Five thousand food producers from five continents-farmers, fishermen, shepherds, cheesemakers … – will meet in Turin in October as part of Slow Food’s groundbreaking Terra Madre event. Until then the site will monitor the preparatory journeys of the project’s collaborators.
From 26th-28th March the little Irish town of Kenmare in County Kerry hosted the second annual event organised by Slow Food Ireland. It was attended by most of the Irish Convivium leaders, as well as Slow Food members, people unfamiliar with the movement but curious about the weekend programme, producers of the two Irish Presidia (smoked wild salmon and raw milk cheeses) and many other local producers who set up a market in the small town square. What better occasion to present the international food communities meeting to be held in Turin in October to the Irish public?
During cocktails to welcome everyone at the Park Hotel, I made my presentation of the event and invited the public to contact us and recommend communities for Terra Madre. Interest in the project was palpable: at the end of my speech many of those present came over to ask questions and suggest possible ways for Ireland to get involved.
The enthusiasm of the public was no coincidence: work had been underway for several months, thanks to an excellent Terra Madre work group consisting of Giana Ferguson, governor of Slow Food Ireland and producer of Gubbeen raw milk cheese from County Cork; Darina Allen, East Cork convivium leader and owner of the renowned Ballymaloe Cookery School just outside Cork; Clodagh McKenna, West Cork convivium leader; Con Hurley, journalist for Farmer’s Journal; Seamus Sheridan, refiner and owner of the shop Sheridan’s Cheesemongers in Galway, and his associate Fiona Corbett.
The Irish event was an opportunity to meet them in person and talk about food communities from Ireland that could take part in Terra Madre. Giana and colleagues had already found at least forty people for the event in Turin – a series of representatives of the island’s best traditional quality products: cheesemakers, butter producers, organic farmers, butchers, breeders, black pudding producers, as well as farmers’ markets, retailers and promoters of typical products, seed savers organisations and restaurateurs committed to food quality.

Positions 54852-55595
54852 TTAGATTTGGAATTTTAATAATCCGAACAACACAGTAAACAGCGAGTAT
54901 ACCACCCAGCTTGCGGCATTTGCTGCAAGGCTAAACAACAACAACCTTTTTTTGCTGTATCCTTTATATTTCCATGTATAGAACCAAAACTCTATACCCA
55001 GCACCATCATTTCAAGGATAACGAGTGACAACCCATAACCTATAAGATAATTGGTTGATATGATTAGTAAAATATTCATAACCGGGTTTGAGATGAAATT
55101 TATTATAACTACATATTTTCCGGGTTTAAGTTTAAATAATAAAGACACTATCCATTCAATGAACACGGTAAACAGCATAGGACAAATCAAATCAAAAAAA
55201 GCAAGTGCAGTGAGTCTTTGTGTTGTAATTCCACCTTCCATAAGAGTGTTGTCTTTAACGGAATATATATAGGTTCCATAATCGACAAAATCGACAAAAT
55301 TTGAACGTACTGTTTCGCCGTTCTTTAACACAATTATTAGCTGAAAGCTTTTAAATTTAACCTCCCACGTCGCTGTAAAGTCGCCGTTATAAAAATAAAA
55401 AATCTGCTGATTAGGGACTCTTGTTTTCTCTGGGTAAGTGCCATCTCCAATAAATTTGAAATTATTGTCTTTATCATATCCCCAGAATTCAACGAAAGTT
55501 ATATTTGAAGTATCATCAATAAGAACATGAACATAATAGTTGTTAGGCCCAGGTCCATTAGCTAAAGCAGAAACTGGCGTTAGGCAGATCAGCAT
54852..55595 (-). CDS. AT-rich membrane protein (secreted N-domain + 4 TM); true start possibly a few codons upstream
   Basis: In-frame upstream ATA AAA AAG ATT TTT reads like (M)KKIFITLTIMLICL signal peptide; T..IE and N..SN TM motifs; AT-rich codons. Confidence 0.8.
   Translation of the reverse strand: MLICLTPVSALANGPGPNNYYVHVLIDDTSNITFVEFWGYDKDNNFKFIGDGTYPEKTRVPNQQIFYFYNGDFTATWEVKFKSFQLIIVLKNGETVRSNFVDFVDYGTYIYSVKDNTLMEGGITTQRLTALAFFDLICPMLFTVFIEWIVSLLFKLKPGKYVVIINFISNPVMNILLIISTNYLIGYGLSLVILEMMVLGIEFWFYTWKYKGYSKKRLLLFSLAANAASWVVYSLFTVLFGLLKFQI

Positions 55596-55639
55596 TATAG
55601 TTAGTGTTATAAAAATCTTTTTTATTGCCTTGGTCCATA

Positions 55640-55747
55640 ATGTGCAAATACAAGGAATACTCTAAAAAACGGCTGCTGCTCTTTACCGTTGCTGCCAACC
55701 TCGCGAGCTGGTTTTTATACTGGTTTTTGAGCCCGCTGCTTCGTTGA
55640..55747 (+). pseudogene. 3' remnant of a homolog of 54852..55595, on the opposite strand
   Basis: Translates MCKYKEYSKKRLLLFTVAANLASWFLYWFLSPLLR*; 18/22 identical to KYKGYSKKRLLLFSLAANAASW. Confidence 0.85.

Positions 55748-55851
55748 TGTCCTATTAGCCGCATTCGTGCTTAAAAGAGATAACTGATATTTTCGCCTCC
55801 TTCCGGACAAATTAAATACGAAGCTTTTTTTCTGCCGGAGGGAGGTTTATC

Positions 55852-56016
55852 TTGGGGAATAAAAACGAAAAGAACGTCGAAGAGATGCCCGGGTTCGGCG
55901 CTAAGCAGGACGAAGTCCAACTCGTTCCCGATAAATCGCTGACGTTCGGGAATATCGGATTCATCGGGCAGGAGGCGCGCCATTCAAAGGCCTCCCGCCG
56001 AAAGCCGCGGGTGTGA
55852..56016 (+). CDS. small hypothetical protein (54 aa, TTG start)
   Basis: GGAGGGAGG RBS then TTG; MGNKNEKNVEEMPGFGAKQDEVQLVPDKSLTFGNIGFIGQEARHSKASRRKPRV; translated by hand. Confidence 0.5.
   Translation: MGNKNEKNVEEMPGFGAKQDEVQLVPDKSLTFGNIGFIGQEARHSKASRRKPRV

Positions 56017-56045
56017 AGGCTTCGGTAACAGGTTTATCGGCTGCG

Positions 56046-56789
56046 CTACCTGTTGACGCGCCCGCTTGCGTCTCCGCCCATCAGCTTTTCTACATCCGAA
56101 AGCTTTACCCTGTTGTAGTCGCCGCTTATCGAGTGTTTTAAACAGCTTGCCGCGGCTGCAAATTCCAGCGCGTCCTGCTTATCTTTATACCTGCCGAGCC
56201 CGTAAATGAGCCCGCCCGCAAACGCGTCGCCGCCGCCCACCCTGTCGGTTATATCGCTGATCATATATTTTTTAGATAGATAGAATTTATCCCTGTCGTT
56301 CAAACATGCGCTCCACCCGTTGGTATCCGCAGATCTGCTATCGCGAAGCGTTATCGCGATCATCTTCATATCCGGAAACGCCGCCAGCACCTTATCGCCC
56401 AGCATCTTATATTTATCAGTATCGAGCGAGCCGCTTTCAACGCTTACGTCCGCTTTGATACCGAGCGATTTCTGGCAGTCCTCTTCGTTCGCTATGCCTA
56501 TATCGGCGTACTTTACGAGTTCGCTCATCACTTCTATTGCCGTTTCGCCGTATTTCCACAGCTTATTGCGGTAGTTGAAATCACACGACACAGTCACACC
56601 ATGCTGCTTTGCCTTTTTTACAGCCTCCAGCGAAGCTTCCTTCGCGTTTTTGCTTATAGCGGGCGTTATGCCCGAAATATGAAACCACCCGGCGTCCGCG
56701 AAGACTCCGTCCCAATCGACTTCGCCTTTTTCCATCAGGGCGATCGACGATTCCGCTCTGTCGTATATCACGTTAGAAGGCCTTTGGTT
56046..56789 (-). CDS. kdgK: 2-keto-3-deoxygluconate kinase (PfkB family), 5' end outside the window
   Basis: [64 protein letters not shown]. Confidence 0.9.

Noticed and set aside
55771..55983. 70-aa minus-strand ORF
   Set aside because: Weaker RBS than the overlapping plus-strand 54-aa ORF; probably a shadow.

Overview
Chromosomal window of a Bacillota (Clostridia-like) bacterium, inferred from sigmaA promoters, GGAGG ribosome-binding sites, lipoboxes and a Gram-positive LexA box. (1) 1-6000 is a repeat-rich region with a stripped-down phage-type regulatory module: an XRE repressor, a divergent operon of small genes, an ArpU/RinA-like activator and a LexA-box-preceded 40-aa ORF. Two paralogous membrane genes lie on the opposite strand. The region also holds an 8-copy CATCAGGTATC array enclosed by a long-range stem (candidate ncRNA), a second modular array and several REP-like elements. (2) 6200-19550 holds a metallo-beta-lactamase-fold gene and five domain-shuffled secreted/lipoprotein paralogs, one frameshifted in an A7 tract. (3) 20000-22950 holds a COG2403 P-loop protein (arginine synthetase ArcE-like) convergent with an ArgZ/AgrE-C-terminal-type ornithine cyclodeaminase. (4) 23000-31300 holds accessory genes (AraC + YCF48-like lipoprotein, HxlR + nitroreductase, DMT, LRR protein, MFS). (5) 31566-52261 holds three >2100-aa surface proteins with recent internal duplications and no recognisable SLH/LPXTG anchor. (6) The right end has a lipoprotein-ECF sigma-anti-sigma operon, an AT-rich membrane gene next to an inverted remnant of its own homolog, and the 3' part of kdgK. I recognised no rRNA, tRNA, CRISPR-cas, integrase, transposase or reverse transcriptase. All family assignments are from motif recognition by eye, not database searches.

On Saturday the participants could choose between three excursions to get to know the local area and producers, accompanied by three outstanding guides. The first trips was to discover Millens cheese, with John McKenna, journalist and co-author of the prestigious Bridgestone Guides; the second was a visit to the farmers’ market of Miltown and Raymond Hilliard’s Kerry cow breed farm with Regina Sexton, writer and expert in Irish food history; while the third trip was a tasting of Frances Burns’ black pudding and Skelligs Chocolate Company’s chocolate, with Darina Allen.
This was an ideal opportunity to meet the producers and the restaurateurs who gave us lunch, as well as to involve John McKenna in the Terra Madre work group. John explained how beer production in his country is dominated by one large brewery to the detriment of smaller traditional ones. But there is hope: the small Irish breweries have been up in arms in the last ten years and have organised a series of very interesting small but fine quality products. Obviously we are counting on seeing some of these at Terra Madre, thanks to John.
Regina Sexton’s tour took us to to the Kerry cattle farm in Killarney owned by Raymond Hilliard who is also secretary of the Kerry Cattle Society, working to guarantee the future of Ireland’s only native cattle breed. Only a handful of Kerry cow breeders remain, and during aperitifs I met one of these, Olivia Goodwillie, who breeds Kerry cattle in her farm near Kilkenny. I hope to see her again in Turin.
Sunday was almost entirely dedicated to Taste Workshops. The choices included the consequences of immigration on Irish cuisine, bringing children closer to food, the Irish Salmon Presidium, wine and food, the Raw Milk Cheese Presidium… The cheese laboratory was an opportunity to promote the quality of these products at a very difficult time for Irish raw milk cheese producers.
Just a few days before our weekend in Kenmare, the Irish Minister of Agriculture had confiscated a stock of raw milk cheese from producer Bill Hogan, claiming it was dangerous for human health. Thanks to the help of international experts, Hogan (who was present at the Irish Slow Food event) proved that these accusations were unfounded, but the matter is not yet closed, in his opinion.
This is certainly a useful starting point for possible seminars at Terra Madre, as it is of interest to raw milk cheesemakers worldwide, not only those of the Irish Presidium. .
Silvia Monasterolo is the Europe area coordinator on the Terra Madre project
Adapted by Ailsa Woods
This is an abridged version of an article which first appeared inSlowfood n° 3.